Helping You
Help Your Teen

Talking To Your Teen

Talking with your teen is one of the most important things you can do as a parent. Adolescence can be a challenging time, and your teen needs your support and guidance more than ever. By opening up lines of communication, you can help your teen navigate the ups and downs of this stage of life.

When you talk to your teen, you can learn about their thoughts, feelings, and experiences, and offer them guidance and support. It also gives you the opportunity to share your values and expectations with your teen, and set clear boundaries for their behavior.

When your teen knows that they can come to you with anything, they are more likely to seek your advice and support when they need it. Remember, talking with your teen is not always easy, but it is an essential part of parenting a teenager.

The Risky Behavior Conversation

If you talk to your teen directly and honestly, they are more likely to respect your rules and advice about alcohol and drug use. When parents talk with their children early and often about healthy behaviors, they can protect them from many high-risk behaviors including alcohol and drug use.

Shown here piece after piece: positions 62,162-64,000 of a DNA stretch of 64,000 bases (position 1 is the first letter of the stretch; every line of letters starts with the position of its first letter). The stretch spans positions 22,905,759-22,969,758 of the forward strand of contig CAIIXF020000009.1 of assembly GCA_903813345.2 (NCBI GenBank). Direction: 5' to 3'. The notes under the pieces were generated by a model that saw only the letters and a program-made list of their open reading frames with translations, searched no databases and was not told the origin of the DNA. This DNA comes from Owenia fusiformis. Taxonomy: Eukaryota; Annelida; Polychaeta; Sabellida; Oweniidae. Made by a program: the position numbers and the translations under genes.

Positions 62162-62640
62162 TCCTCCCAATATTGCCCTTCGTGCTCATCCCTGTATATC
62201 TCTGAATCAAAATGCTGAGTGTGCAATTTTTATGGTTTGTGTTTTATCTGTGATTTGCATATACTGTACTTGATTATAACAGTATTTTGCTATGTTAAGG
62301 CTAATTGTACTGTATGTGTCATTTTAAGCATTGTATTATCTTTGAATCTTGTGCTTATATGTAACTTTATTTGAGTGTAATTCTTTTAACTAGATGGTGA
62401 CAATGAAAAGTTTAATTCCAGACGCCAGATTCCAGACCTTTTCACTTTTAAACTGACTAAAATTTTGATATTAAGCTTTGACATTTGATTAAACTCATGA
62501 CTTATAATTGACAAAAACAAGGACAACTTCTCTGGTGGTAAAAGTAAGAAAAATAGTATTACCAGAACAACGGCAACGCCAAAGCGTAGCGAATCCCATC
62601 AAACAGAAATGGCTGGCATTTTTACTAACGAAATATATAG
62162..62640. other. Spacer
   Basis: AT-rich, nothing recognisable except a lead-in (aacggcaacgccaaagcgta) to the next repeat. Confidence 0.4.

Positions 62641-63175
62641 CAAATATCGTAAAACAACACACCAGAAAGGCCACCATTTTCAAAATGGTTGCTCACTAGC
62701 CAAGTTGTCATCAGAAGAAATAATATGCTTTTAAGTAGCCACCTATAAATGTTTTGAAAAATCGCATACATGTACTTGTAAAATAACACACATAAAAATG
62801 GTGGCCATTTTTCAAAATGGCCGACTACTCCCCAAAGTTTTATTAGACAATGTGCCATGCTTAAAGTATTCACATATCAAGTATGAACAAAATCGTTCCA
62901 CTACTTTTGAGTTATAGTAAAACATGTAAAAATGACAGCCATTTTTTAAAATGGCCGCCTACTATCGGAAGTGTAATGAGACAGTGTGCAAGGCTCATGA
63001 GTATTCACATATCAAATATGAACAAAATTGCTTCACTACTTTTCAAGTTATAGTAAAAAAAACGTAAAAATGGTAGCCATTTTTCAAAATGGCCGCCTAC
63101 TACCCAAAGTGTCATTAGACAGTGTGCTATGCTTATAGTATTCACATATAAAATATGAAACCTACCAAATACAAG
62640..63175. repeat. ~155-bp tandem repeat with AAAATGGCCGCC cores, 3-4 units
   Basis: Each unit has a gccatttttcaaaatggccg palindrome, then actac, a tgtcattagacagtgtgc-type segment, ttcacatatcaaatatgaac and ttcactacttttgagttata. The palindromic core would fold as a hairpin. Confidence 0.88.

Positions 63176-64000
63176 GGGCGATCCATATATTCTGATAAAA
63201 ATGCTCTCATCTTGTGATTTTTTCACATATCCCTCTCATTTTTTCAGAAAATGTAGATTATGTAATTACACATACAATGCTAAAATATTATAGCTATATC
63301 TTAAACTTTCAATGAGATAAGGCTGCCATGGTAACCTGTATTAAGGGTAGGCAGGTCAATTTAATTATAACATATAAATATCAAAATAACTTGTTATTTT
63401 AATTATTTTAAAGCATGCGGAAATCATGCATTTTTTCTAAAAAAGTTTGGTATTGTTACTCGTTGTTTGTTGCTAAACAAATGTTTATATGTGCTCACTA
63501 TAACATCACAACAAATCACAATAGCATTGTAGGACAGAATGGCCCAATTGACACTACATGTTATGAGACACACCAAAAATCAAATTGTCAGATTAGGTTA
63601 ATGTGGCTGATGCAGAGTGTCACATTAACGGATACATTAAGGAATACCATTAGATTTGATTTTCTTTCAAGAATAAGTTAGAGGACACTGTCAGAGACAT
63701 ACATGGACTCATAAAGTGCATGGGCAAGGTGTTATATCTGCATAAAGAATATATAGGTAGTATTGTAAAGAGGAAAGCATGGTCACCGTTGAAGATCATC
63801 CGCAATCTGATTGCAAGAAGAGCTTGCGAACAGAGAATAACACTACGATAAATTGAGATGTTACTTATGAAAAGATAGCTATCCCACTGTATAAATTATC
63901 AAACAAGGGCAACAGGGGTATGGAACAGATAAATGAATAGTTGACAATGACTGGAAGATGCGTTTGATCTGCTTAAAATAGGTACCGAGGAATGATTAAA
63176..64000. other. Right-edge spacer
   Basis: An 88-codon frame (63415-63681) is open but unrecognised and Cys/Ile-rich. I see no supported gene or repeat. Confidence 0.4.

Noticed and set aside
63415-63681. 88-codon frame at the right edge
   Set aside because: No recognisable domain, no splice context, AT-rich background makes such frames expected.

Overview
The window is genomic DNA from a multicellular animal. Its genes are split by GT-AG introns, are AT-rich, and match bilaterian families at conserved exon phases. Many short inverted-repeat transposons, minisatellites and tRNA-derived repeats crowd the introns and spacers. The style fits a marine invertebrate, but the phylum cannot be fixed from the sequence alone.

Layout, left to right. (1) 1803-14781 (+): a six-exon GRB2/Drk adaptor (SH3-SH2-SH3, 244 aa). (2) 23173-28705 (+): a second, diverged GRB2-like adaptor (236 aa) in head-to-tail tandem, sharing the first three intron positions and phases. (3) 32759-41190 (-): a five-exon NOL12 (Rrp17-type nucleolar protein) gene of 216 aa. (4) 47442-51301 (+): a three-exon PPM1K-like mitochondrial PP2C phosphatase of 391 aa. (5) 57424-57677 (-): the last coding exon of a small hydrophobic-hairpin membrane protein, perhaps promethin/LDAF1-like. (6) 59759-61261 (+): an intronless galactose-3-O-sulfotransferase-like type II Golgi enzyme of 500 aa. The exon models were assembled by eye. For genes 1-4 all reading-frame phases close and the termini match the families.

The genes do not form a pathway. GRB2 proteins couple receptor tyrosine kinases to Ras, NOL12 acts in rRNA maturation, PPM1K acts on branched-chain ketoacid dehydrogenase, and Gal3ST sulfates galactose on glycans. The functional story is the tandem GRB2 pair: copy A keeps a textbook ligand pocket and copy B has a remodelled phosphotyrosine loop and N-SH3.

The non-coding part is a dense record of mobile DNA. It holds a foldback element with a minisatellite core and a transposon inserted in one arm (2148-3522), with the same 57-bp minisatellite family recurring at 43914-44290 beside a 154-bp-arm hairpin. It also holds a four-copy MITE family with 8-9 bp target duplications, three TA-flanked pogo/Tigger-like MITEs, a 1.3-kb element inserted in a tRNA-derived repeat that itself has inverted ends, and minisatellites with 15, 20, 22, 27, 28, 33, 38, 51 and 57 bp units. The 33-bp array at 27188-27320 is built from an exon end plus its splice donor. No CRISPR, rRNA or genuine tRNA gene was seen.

Teens look to their parents for acknowledgement, support, and understanding. A teen needs their parents to believe in them and support their interests so they don’t use alcohol and other drugs while their brains are still developing.

Talking with your teen about drugs and alcohol can be hard, but these are some of the most important conversations to have. The following tips can help set the stage for an effective conversation with your child. Kids who learn about the dangers of drug and alcohol use early and often are much less likely to misuse them than those who do not receive these important messages at home.


The middle School


Transitions Are Challenging for Youth and Parents

The transition from elementary to middle school is one of the biggest milestones in a child’s life. It’s an exciting time for them and you. Middle school students are on their way to becoming more independent, developing broader academic and extracurricular interests, and navigating new friend groups—all while their bodies and hormones are changing.